They finally arrive in the golden sands near Land’s End where they meet Petrina and Bridget who persuade them to have a go at nudity and there’s lots of fun with an inflated beach ball and Pamela rolling around in a rock pool. It’s all very tastefully done – health and efficiency – and then they go to the nudist camp where P & B stay, to meet the residents and indulge in more swimsuit-free sport. This section was filmed at the Spielplatz Sun Camp nudist park in sunny Hertfordshire with lots of nudist extras who are generally less statuesque.
|The Minack Open Air Theatre|
Nudism seems to equate to freedom and there’s no “Cor blimey” moments just undercurrents, Anne and Bridget seem to be palling up and there’s a sense that everything goes when you’re nude with all the barriers down. The framing narrative was pretty much the only way the censors would pass a film with this much naked flesh and even than a clip of Pamela coming out of the shower in her flat was cut in case it gave the impression that she was in a relationship with Anne.
So, with its vintage home-movie charm, clean endless beaches and conscious asexuality, Naked feels nostalgic for its attitudes alone but there are some great sights on view not to mention the history and splendour of the Cornish coast!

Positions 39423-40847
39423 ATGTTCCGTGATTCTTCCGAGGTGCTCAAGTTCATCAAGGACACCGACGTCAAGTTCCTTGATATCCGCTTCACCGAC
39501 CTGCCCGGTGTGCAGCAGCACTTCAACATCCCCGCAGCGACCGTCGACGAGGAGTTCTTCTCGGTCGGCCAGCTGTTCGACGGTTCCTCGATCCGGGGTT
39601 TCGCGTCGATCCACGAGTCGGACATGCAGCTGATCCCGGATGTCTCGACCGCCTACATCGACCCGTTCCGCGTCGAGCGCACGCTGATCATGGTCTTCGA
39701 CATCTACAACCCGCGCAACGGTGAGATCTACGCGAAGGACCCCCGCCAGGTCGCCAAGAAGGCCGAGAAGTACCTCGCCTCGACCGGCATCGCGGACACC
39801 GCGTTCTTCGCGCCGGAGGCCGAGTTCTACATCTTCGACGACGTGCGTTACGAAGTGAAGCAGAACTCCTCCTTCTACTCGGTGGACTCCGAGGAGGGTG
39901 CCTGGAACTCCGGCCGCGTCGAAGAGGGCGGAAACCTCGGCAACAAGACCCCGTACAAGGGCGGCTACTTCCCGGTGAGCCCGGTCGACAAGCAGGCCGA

|Pamela Green was famously in Michael Powell's Peeping Tom|
Five years later in London, Pauline Collins was to encounter a far seedier side of the sex industry as her character tries to make her way as a showgirl at the famous Windmill Theatre. Directed by Arnold L Miller, Secrets of a Windmill Girl also has a secondary worth by capturing some of the acts who played at the theatre when it was still a mix of cabaret and coy striptease. There are full musical numbers, male comics and singers crooning over bongos to go with the full-scale musical productions used as the pretext for tableaux and fan dances still deployed in the mid-sixties to get past archaic regulation about too much “show”. If you’d gone in search of a raunchy night of nudity, you’d find yourself waiting through quite a lot of cabaret to get to the odd glimpse beyond the fans…